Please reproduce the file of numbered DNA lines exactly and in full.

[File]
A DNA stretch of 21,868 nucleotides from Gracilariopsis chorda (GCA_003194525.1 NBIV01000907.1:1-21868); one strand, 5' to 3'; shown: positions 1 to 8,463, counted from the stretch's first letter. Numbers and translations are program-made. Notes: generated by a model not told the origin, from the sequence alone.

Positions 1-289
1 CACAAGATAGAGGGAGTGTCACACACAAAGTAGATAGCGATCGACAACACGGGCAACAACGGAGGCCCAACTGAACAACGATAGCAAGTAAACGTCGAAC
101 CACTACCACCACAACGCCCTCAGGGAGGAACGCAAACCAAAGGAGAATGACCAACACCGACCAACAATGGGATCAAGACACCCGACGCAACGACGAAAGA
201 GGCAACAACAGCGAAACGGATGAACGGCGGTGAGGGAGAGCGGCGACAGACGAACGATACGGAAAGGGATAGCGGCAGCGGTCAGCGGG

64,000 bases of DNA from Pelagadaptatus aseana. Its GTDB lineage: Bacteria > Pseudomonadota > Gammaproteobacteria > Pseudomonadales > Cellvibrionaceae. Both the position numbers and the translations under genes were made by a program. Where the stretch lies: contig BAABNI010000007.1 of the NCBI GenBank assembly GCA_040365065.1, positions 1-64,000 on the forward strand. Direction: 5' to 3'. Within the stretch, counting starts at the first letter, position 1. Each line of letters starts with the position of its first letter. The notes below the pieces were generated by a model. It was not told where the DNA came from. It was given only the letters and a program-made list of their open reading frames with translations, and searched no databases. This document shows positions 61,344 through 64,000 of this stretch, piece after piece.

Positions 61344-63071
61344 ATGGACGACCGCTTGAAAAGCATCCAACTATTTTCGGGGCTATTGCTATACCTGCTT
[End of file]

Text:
A DNA stretch of 21,868 nucleotides from Gracilariopsis chorda (GCA_003194525.1 NBIV01000907.1:1-21868); one strand, 5' to 3'; shown: positions 1 to 8,463, counted from the stretch's first letter. Numbers and translations are program-made. Notes: generated by a model not told the origin, from the sequence alone.

Positions 1-289
1 CACAAGATAGAGGGAGTGTCACACACAAAGTAGATAGCGATCGACAACACGGGCAACAACGGAGGCCCAACTGAACAACGATAGCAAGTAAACGTCGAAC
101 CACTACCACCACAACGCCCTCAGGGAGGAACGCAAACCAAAGGAGAATGACCAACACCGACCAACAATGGGATCAAGACACCCGACGCAACGACGAAAGA
201 GGCAACAACAGCGAAACGGATGAACGGCGGTGAGGGAGAGCGGCGACAGACGAACGATACGGAAAGGGATAGCGGCAGCGGTCAGCGGG

64,000 bases of DNA from Pelagadaptatus aseana. Its GTDB lineage: Bacteria > Pseudomonadota > Gammaproteobacteria > Pseudomonadales > Cellvibrionaceae. Both the position numbers and the translations under genes were made by a program. Where the stretch lies: contig BAABNI010000007.1 of the NCBI GenBank assembly GCA_040365065.1, positions 1-64,000 on the forward strand. Direction: 5' to 3'. Within the stretch, counting starts at the first letter, position 1. Each line of letters starts with the position of its first letter. The notes below the pieces were generated by a model. It was not told where the DNA came from. It was given only the letters and a program-made list of their open reading frames with translations, and searched no databases. This document shows positions 61,344 through 64,000 of this stretch, piece after piece.

Positions 61344-63071
61344 ATGGACGACCGCTTGAAAAGCATCCAACTATTTTCGGGGCTATTGCTATACCTGCTT